To sync your wristband with the app on your iPhone, you simply remove the silver cap with the Jawbone logo and insert the 3.5mm plug into your iPhone’s headphone jack. Then open the UP application on your phone, turn up the volume on the phone, and press the sync button in the upper left corner of the ME screen.  Lights on the band will flash during sync and the application will display progress. When the sync is complete, you will see your band’s remaining battery life. If you have chosen to share your activity and sleep data with teammates, it will be instantly shared in your team feed after syncing.  There is no wireless sync option.

Once you sync the UP to the iPhone, the wristband will reset its statistics.  It appears that the only information the UP keeps is the activity alarm and wake up alarm setting, and the steps taken since the last sync.

Are there any other features?

Yes! You can tracks your meals, set various alarms, and set activity reminders.

UP tracks your meals and helps you eat smarter.  Within the app, you are able to create a photo journal with meals you’ve eaten.  You can use the app to snap quick photos of everything you eat. A few hours after every meal, the app will send you a push notification asking you to rate how you feel.  The answer options range from “okay” to “stuffed” and “still hungry.”  I really did not find this feature of the app to be helpful or functional.  It didn’t provide me with useful information.

Smart Alarm– you can use the app to program your wristband to vibrate on your wrist and silently wake you up. Within 30 minutes of your desired wake up time, the band will intelligently interpret your sleep graph and identify the best moment in your natural sleep cycle to wake you so that you feel refreshed. For example, if you were to set your wake up alarm for 7:30am, the band would vibrate at the best time between 7:00am and 7:30am based on your sleep cycle.  I found the vibration of the wristband to be a more effective means of waking me up than that of my radio clock blaring music.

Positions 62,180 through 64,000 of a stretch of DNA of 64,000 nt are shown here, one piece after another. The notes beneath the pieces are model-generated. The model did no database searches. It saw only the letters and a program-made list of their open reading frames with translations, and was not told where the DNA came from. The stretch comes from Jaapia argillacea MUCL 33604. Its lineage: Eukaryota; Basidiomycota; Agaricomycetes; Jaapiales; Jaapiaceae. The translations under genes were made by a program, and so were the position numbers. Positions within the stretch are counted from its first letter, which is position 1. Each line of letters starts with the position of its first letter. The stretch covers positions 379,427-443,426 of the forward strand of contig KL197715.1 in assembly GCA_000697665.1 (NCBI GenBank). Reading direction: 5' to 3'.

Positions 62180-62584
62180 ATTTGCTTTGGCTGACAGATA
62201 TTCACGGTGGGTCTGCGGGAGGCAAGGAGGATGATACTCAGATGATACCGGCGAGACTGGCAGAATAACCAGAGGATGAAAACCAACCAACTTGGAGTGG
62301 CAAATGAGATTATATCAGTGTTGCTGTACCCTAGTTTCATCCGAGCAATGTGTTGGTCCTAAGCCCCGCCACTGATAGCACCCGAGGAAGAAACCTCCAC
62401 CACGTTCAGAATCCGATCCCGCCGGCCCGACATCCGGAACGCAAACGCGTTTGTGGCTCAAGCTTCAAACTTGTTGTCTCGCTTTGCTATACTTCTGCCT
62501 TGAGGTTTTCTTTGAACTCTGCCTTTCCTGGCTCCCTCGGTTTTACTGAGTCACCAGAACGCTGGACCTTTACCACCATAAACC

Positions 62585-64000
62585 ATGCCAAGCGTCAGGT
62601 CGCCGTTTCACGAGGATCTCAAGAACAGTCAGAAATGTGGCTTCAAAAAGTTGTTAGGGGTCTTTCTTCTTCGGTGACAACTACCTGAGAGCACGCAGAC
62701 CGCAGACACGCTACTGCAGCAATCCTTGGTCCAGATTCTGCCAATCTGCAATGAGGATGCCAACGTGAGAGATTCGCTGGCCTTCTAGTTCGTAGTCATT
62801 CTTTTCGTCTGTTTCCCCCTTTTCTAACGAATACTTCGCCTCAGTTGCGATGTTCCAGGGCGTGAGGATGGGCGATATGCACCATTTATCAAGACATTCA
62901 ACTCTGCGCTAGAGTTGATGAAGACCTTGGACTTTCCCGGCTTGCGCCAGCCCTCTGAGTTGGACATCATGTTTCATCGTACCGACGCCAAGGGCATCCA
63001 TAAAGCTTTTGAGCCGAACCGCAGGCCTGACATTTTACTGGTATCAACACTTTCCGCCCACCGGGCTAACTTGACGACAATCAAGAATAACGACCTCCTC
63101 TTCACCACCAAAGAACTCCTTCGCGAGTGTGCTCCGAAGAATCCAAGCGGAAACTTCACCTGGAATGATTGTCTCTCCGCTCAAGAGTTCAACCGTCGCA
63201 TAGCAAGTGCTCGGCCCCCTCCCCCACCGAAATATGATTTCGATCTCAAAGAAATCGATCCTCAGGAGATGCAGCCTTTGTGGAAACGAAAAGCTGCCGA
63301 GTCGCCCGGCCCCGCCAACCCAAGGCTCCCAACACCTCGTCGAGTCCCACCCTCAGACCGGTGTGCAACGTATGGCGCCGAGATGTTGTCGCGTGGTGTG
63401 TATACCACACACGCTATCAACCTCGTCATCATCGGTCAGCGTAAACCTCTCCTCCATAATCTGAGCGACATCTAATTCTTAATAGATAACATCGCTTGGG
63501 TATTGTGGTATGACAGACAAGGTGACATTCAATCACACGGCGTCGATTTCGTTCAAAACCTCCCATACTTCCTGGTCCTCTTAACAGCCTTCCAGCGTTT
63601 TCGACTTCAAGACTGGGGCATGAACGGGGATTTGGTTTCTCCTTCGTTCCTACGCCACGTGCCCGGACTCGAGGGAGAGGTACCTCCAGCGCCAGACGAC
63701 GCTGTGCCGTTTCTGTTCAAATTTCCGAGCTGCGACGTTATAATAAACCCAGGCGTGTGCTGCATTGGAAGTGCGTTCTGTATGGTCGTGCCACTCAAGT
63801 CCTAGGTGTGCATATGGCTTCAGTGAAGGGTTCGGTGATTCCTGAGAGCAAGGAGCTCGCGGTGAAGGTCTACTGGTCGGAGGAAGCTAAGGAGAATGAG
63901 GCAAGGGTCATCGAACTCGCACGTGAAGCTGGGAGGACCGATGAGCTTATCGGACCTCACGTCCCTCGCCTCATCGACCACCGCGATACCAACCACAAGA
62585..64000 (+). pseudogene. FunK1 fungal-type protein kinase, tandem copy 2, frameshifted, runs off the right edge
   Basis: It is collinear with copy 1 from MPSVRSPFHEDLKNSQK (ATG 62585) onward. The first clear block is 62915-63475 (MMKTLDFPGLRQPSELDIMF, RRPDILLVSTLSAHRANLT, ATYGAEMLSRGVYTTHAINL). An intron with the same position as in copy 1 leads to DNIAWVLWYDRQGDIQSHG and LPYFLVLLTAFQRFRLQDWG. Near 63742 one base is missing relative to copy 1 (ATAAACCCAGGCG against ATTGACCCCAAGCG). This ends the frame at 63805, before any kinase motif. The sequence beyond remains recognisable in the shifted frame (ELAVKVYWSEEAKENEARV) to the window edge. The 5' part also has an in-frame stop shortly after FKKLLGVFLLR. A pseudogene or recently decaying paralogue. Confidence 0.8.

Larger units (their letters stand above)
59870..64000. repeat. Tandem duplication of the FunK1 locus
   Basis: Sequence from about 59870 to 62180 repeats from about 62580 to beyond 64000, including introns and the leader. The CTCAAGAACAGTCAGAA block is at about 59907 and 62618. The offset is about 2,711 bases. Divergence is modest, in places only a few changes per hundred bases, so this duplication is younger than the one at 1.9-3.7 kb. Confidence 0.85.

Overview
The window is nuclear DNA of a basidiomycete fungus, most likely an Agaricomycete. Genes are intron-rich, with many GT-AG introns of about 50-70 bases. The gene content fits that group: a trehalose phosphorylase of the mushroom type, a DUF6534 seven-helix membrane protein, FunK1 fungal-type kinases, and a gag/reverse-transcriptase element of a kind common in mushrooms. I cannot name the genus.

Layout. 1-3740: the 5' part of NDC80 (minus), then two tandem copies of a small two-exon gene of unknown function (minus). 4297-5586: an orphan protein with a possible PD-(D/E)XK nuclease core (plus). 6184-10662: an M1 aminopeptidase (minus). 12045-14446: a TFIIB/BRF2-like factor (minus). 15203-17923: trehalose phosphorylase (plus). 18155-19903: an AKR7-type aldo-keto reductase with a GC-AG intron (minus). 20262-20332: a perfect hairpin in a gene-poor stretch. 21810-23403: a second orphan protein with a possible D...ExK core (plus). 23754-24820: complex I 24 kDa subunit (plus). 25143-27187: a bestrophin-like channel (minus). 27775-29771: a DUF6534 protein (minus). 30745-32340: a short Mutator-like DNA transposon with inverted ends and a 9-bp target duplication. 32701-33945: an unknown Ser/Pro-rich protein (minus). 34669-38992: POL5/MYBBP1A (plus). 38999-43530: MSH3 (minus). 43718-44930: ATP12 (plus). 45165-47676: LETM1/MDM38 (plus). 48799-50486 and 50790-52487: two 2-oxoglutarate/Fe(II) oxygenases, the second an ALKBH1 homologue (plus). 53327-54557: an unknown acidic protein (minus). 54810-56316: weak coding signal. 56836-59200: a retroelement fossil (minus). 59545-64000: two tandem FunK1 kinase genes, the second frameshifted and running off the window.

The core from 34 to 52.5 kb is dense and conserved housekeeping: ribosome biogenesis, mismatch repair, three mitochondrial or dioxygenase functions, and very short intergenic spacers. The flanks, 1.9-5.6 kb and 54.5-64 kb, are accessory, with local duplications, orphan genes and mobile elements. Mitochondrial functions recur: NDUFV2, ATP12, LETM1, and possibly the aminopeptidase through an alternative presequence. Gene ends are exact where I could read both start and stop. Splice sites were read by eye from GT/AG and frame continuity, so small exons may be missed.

Activity Reminder– you can use the app to program your band to vibrate on your wrist when you’ve been in active or sedentary for a period of time. You control the hours during which you’ll receive these activity reminders (e.g. 9am to 6pm) and the interval of inactivity that will trigger your band to vibrate (15 minutes, 30 minutes, 45 minutes, 1 hour, etc.).  I actually liked this feature.  Sometimes, you don’t realize just how long you have been inactive.  This feature does an excellent job in reminding to you get up off your rear and walk around a little bit.

Overview

PROS

  • Decent pedometer
  • For average individuals who want a better idea of how active they are
  • It reminds me to get up if I have been sitting too long
  • Tracks my sleep pattern and serves as a pretty cool alarm

CONS

  • Not for the hard-core exercise nuts
  • Not very accurate on distances when working out
  • It doesn’t really count calories and there is no way to input a calorie count
  • The design of the wristband sometimes makes it difficult to wear
  • No wireless or Bluetooth syncing

UP by Jawbone is a decent pedometer.  Beyond that, it is an average device that lets you know how active, or inactive, you are as long as you manually change the modes to correspond with your activity. If you don’t change it to sleep mode before you go to bed, it will not monitor your sleep.  This holds true with every mode.  UP is not for the hardcore exercise nut who wants something scientifically accurate.  It’s a low-level activity monitor that helps you become more aware of your own activity.  I do like the ideas behind UP, and I look forward to future software and hardware updates that will more accurately track daily activities, workouts, and sleep cycles with little to no human interaction.